I imagine most of us have seen “the painting” of the Last Supper, the one produced by Leonardo DaVinci, which I think of as “Jesus and his 12 dudes,” or maybe we know the spookier, more mystical one by Salvador Dali, which I think of as the “Last Supper in Space.” They both reflect “the standard” image of the scene: Big long table, Jesus in the middle, a younger-looking disciple on his right, and a guy on the far left, Judas, about to slip out the door.
Some artists have creatively reimagined the scene, such as the work by Polish artist Bohdan Piasecki, who places women disciples among the men, an artistic argument for their inclusion at that first Eucharist.
Piasecki’s image, and others like it, got me thinking about some other folks who were probably there on that night, but who remain invisible in our religious imaginations, even though they likely played important roles. Perhaps it was the cook who prepared the food, or the daughters of the innkeeper or householder who had given his home for the Master’s use. Perhaps it was the children, all of whom had jobs in an ancient household. If the owner was wealthy enough, maybe there were slaves who were part of that family, serving food and providing hospitality on behalf of their owner.
As I imagine myself in their shoes that night, I wonder how they felt for them when they saw the Teacher rise from his place of honor, strip to the common garment they all wore, and start doing their work, washing guests’ feet. What was it like for them to have their work recognized, made an example of, elevated to revelation? How might it have changed how they felt about themselves, and about the dignity of their own work?
Like the “standard picture” of this Last Supper, there is also the “standard interpretation”: Jesus was teaching his disciples that leadership means service, that they ought not get full of themselves and lord it over one another. Leaders in the Christian church should be willing to basically demote themselves and be servants.
But what if Jesus was, instead of “demoting” his disciples, rather, elevating all of those invisible people, making visible the dignity and honor of their work, elevating not only their work, but them, pointing to them as signs of the pattern of God’s action in the world. By washing feet, Jesus perhaps was revealing these servants as the feet, the ground, upon which everything is built, just as everything is built on the divine foundation. If you want to be like God, Jesus seems to say, look to the children, look to the women, look to the slaves. It is these who are first in the reign of God, because whether they have chosen it or not, their work reveals the pattern of God’s relationship to creation: foundation, housekeeper, foot-washer, food-server, table-waiter.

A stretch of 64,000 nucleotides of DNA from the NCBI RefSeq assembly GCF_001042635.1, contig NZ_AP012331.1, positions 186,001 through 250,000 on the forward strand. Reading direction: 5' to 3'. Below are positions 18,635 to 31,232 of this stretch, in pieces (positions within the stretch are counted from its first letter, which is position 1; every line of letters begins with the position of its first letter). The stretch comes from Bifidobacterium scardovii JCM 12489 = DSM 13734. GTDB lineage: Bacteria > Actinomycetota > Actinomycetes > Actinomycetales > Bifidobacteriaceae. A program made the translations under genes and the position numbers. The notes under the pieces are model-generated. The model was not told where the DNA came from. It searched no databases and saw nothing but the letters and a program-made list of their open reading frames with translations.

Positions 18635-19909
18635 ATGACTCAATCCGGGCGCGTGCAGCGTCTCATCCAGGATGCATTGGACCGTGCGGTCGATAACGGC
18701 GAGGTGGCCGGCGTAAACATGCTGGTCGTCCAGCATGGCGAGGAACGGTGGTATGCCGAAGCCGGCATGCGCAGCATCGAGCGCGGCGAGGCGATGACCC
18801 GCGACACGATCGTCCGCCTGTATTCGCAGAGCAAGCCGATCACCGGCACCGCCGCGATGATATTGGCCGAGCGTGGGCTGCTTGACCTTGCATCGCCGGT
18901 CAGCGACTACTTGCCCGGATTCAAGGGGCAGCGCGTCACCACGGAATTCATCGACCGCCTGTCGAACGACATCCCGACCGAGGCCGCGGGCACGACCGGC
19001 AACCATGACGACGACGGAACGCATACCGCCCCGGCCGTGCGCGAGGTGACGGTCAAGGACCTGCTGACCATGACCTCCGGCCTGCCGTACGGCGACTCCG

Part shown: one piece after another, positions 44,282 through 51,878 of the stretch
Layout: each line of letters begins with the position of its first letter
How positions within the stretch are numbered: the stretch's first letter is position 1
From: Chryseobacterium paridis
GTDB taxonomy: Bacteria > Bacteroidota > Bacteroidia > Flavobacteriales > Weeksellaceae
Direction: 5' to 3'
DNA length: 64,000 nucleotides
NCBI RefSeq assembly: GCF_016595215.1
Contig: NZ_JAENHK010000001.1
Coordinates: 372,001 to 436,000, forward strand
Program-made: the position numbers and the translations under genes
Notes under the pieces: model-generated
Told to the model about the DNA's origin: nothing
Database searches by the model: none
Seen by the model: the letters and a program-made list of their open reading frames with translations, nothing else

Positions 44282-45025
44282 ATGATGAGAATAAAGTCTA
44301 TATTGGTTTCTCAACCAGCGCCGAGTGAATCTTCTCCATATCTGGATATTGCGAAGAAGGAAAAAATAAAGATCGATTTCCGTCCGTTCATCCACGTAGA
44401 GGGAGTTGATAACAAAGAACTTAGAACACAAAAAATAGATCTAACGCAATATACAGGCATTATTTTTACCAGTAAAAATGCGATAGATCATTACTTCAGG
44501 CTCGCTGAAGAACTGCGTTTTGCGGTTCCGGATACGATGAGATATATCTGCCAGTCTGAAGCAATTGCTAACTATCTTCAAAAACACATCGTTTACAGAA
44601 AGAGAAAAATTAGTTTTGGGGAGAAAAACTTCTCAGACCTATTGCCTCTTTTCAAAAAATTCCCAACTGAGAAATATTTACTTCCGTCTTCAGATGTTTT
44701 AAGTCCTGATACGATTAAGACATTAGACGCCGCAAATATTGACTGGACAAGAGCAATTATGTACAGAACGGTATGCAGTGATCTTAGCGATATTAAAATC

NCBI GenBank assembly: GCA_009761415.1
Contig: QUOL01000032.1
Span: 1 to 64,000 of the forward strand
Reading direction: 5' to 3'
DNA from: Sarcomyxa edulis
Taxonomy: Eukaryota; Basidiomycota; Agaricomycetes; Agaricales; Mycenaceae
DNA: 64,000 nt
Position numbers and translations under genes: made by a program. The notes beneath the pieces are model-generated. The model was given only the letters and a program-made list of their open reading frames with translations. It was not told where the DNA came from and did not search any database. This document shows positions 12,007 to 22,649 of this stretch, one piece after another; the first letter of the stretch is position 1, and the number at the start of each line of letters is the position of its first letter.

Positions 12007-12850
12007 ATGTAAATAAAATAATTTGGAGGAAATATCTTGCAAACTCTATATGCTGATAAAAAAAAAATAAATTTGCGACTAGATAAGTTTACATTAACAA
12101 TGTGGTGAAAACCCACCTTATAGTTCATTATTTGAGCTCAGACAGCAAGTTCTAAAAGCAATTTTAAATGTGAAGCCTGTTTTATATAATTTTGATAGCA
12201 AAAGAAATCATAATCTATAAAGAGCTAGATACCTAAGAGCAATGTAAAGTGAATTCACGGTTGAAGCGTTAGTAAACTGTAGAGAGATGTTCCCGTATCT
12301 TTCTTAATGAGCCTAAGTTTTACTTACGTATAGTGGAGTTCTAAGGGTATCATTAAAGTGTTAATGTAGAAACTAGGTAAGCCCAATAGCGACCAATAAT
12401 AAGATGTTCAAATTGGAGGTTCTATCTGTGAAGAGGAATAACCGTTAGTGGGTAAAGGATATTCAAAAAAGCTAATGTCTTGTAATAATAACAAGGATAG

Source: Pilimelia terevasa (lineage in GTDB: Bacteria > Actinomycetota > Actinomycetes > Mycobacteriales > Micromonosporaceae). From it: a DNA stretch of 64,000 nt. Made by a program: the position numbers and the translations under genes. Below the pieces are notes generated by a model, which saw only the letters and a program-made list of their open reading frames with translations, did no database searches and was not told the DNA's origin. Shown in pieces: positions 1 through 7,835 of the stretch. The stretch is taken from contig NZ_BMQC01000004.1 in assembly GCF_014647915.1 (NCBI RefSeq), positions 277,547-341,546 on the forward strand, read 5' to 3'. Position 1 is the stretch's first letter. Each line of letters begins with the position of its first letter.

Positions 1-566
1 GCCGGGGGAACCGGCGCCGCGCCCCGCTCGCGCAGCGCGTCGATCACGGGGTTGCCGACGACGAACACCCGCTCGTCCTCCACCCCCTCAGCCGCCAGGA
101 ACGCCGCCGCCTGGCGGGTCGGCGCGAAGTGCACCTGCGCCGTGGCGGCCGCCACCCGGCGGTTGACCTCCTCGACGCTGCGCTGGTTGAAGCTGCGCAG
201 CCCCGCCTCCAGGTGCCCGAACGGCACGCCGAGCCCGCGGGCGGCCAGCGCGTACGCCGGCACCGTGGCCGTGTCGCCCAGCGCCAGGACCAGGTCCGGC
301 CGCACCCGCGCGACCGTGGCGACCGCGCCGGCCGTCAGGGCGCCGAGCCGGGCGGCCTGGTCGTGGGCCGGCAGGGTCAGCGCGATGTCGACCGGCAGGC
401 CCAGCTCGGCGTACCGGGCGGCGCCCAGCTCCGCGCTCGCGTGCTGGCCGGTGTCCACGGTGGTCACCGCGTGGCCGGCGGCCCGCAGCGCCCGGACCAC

It leads me to wonder what sign Jesus might offer today: Whose work would he do? Whom would he make visible? That question got me thinking about our society’s invisible or less visible people whose work I rely on— the farm workers, home care-givers, grocery store stock clerks, stay-at-home parents and childcare workers, night nurses, and countless others, whose work in what we call “the service industry” reveals the divine pattern of service and care and hospitality in the world.
It got me thinking about a young woman I met at a clergy gathering last week. Her name is Ashley, and she works at McDonald’s at 79th Street and Yates in Chicago, and on her $8.25 an hour she does her best to help her mom pay their family living expenses, to buy uniforms and school supplies for her two younger siblings, and pay on her student loans, though she can no longer afford to go to school. As I listened to her tell her story, her long hours in a hot kitchen, moving heavy machines, always uncertain if she will get enough work, she became more visible to me, and her dignity and her work of feeding and hospitality reminded me of what Jesus did this night.
So tonight, as I participate in this sacrament of footwashing, this sacrament of serving, it is Ashley, along with so many others, who will be visible to me, revealing the divine pattern of God’s work in the world, and inviting me to be Ashley’s friend, her partner, her ally.
Who will you be imagining as you wash feet tonight? Whose work will you be dignifying? Will it be your own unrecognized or unsung work? A family member’s? The worker at Panera or Jewel?
In a few minutes we will gather in the south end of this room, where Sunday by Sunday we affirm the dignity of the work of teaching and learning, important work so much at the heart of this community. How appropriate, then, that tonight in that space we honor and dignify so many other kinds of work, our own work as well as the work of others, so that the divine pattern of dignified service, of generous hospitality, might be more deeply inscribed and made visible in us.